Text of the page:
What advice can you give new professors and those who want to become university professors?
FRANK E. CUMMINGS III: “There are many more areas you have to be accomplished in besides your subject matter. You have to be aware of what I call the big picture. Even though you work in a department, that department is part of the college. That college is part of the university and the university is part of the community as a whole. You are linked to that. It’s not just reciting the things that you learned in graduate school. You have to understand how all of that’s connected. Committee work is extremely important, I found. Learning more about how your particular area is connected to the whole university is an invaluable experience.”
ZVI DREZNER: “You must have patience. You will very frequently have the feeling that ‘the students are idiots.’ Never show that feeling in front of students. Remember that when you studied any material for the first time, you did not get it all immediately. Conveying (even implicitly) a feeling that you are superior to the students may turn them off and they may become disinterested.”
JANE V. HALL: “Consider why you want to do this. If you do not have a passion for your discipline that is so strong that you want to share your knowledge with your students, this is not the career for you. You are embarking on a job that actually pays you to continue learning and to create new knowledge. However, it also imposes an obligation to be active and to work with large numbers of not always well-prepared students. It is your job to do your best for them anyway.”
STEVEN N. MURRAY: “Have a clear and organized plan. Communicate clearly. Explain what students will be expected to know, how they’ll be graded and what their responsibilities are. Make sure your students understand your expectations for their performance and make them high. Give them examples. Remember that you are the expert in your field and they are there to learn from you. Finally, have fun! You may be a major influence in somebody’s life. You have the capability to change their lives. You ought to enjoy that.”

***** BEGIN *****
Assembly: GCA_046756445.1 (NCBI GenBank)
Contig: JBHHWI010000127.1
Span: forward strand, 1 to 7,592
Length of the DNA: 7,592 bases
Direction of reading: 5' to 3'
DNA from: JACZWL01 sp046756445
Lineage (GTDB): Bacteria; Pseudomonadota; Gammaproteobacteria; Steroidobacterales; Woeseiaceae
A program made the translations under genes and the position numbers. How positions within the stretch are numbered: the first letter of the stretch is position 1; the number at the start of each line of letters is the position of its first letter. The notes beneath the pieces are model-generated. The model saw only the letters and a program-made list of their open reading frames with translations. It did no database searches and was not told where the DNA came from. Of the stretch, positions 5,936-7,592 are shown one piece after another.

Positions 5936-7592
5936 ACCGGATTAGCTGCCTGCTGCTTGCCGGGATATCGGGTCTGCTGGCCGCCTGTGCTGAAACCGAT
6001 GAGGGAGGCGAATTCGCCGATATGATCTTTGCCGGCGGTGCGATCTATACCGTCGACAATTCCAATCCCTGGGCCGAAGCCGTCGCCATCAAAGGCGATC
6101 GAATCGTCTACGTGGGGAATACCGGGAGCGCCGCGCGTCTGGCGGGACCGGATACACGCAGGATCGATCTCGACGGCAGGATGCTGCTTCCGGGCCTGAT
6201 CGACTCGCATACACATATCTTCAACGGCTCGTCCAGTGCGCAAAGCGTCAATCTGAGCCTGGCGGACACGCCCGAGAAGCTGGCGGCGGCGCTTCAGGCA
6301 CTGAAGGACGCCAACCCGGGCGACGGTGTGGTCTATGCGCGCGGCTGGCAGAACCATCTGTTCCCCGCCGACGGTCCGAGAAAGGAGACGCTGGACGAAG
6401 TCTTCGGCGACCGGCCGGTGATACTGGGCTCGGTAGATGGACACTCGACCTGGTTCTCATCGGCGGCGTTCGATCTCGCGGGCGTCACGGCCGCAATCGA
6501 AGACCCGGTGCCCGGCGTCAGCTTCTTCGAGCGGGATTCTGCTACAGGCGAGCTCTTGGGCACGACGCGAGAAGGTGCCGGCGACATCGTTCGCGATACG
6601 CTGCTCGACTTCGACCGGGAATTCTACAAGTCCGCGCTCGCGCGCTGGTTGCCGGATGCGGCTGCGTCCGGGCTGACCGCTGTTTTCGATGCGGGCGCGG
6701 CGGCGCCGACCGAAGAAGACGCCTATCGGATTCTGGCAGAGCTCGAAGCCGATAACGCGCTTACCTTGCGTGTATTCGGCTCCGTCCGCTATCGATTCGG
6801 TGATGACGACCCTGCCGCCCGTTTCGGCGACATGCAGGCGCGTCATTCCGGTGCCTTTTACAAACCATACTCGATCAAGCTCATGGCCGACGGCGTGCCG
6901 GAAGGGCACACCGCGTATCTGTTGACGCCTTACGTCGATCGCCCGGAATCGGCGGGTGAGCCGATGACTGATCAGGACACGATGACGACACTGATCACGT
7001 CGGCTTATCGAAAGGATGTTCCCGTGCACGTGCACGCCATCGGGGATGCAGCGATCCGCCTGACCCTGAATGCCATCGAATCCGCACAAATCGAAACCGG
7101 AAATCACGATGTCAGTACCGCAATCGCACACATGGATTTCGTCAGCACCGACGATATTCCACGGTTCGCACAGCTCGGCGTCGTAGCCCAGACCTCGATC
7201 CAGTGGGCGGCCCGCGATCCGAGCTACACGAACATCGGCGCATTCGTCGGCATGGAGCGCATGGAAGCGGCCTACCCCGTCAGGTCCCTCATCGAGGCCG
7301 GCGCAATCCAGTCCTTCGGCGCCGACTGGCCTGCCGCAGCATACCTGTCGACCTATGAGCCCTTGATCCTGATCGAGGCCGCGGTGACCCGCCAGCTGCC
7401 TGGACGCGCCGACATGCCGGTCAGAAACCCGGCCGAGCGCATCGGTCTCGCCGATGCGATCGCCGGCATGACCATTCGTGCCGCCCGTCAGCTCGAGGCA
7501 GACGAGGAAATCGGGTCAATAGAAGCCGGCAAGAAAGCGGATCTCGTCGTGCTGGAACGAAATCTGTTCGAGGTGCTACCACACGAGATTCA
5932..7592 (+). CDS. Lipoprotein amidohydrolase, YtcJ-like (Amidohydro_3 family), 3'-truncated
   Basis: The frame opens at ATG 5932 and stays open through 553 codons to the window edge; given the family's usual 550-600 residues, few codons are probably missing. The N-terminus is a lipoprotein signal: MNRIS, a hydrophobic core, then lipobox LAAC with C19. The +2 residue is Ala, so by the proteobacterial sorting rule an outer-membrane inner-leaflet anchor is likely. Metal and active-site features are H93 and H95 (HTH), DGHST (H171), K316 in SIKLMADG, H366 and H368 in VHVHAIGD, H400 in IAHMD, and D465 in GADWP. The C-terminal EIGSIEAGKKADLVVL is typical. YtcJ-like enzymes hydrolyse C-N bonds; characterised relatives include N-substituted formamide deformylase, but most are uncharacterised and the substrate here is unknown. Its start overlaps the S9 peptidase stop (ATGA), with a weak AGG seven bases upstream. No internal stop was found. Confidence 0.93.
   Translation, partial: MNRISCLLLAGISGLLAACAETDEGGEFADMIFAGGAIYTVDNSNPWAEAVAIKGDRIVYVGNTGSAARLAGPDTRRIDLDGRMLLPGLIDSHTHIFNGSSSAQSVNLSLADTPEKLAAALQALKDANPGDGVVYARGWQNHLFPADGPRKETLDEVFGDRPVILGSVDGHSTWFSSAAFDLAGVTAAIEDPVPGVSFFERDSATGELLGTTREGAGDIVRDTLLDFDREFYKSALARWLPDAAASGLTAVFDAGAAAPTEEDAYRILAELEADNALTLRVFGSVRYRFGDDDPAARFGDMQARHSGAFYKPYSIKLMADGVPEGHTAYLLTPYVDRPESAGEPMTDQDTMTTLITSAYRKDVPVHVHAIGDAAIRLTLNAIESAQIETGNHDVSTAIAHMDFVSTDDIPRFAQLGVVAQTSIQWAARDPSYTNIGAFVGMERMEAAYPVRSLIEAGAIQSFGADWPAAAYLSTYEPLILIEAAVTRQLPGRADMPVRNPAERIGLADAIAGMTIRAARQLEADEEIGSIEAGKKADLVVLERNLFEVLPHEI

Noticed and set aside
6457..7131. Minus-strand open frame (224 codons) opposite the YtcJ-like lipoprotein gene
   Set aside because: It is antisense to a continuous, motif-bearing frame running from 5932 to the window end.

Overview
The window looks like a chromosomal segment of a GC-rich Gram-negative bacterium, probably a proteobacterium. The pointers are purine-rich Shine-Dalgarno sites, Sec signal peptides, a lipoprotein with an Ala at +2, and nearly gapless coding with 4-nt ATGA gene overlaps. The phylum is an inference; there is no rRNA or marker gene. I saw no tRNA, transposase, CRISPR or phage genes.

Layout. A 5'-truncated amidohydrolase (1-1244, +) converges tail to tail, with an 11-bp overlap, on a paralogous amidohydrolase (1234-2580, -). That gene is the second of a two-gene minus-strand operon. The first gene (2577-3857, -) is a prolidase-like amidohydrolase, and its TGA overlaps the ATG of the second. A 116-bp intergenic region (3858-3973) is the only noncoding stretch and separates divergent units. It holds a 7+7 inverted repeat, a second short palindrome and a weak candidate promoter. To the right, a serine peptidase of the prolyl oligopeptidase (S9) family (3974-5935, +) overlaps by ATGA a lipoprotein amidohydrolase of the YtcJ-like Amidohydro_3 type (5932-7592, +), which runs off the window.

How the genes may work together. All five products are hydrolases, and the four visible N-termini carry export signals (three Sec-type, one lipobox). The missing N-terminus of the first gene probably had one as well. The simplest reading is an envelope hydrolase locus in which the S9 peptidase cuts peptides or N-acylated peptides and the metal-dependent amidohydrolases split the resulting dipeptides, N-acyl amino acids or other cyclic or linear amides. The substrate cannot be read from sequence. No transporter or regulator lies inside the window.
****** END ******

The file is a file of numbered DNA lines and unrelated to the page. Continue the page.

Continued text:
NANCY L. SEGAL:“Bring your natural enthusiasm for your topic to the classroom because it will always serve you well.”
RAPHAEL J. SONENSHEIN:“Ask your colleagues lots of questions. Graduate school does not teach you to teach. You have to learn it yourself, and in dialogue with other teachers. Then, find your own style; it will be unique. Mainly, your colleagues can help you avoid mistakes, but don’t imitate them. Be yourself. Don’t force humor; just be open to it. If you’re not a comedian, let your students be funny instead.”
HALLIE YOPP SLOWIK: “Seek opportunities to work with colleagues across campus. Become a part of the larger university community. Stay involved in your profession by conducting research and participating in conferences. Working at a university is an exhilarating experience. The opportunities for intellectual stimulation and professional development are limitless; indeed, at times they are overwhelming. There are many challenges, but if you truly care about your field and its future, if you see yourself as one who will always have more to learn and if you are sincere in your respect for and interest in students, you have selected the right profession. Enjoy it.”